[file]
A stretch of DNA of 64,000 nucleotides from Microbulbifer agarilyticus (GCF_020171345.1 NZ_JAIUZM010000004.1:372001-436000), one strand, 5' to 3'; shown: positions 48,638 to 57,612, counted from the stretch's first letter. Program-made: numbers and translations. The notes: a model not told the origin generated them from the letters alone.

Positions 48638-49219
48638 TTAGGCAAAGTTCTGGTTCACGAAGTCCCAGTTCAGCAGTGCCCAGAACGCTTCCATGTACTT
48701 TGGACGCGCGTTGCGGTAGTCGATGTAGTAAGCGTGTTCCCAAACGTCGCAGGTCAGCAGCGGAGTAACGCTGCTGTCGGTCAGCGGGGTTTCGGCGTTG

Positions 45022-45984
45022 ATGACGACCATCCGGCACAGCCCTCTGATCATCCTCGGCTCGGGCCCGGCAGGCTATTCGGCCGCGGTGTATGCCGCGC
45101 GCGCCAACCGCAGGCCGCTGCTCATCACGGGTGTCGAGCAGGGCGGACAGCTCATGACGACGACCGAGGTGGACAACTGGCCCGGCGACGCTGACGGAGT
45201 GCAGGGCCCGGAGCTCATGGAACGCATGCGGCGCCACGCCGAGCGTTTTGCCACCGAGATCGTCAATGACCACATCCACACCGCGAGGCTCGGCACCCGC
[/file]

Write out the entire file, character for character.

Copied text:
A stretch of DNA of 64,000 nucleotides from Microbulbifer agarilyticus (GCF_020171345.1 NZ_JAIUZM010000004.1:372001-436000), one strand, 5' to 3'; shown: positions 48,638 to 57,612, counted from the stretch's first letter. Program-made: numbers and translations. The notes: a model not told the origin generated them from the letters alone.

Positions 48638-49219
48638 TTAGGCAAAGTTCTGGTTCACGAAGTCCCAGTTCAGCAGTGCCCAGAACGCTTCCATGTACTT
48701 TGGACGCGCGTTGCGGTAGTCGATGTAGTAAGCGTGTTCCCAAACGTCGCAGGTCAGCAGCGGAGTAACGCTGCTGTCGGTCAGCGGGGTTTCGGCGTTG

Positions 45022-45984
45022 ATGACGACCATCCGGCACAGCCCTCTGATCATCCTCGGCTCGGGCCCGGCAGGCTATTCGGCCGCGGTGTATGCCGCGC
45101 GCGCCAACCGCAGGCCGCTGCTCATCACGGGTGTCGAGCAGGGCGGACAGCTCATGACGACGACCGAGGTGGACAACTGGCCCGGCGACGCTGACGGAGT
45201 GCAGGGCCCGGAGCTCATGGAACGCATGCGGCGCCACGCCGAGCGTTTTGCCACCGAGATCGTCAATGACCACATCCACACCGCGAGGCTCGGCACCCGC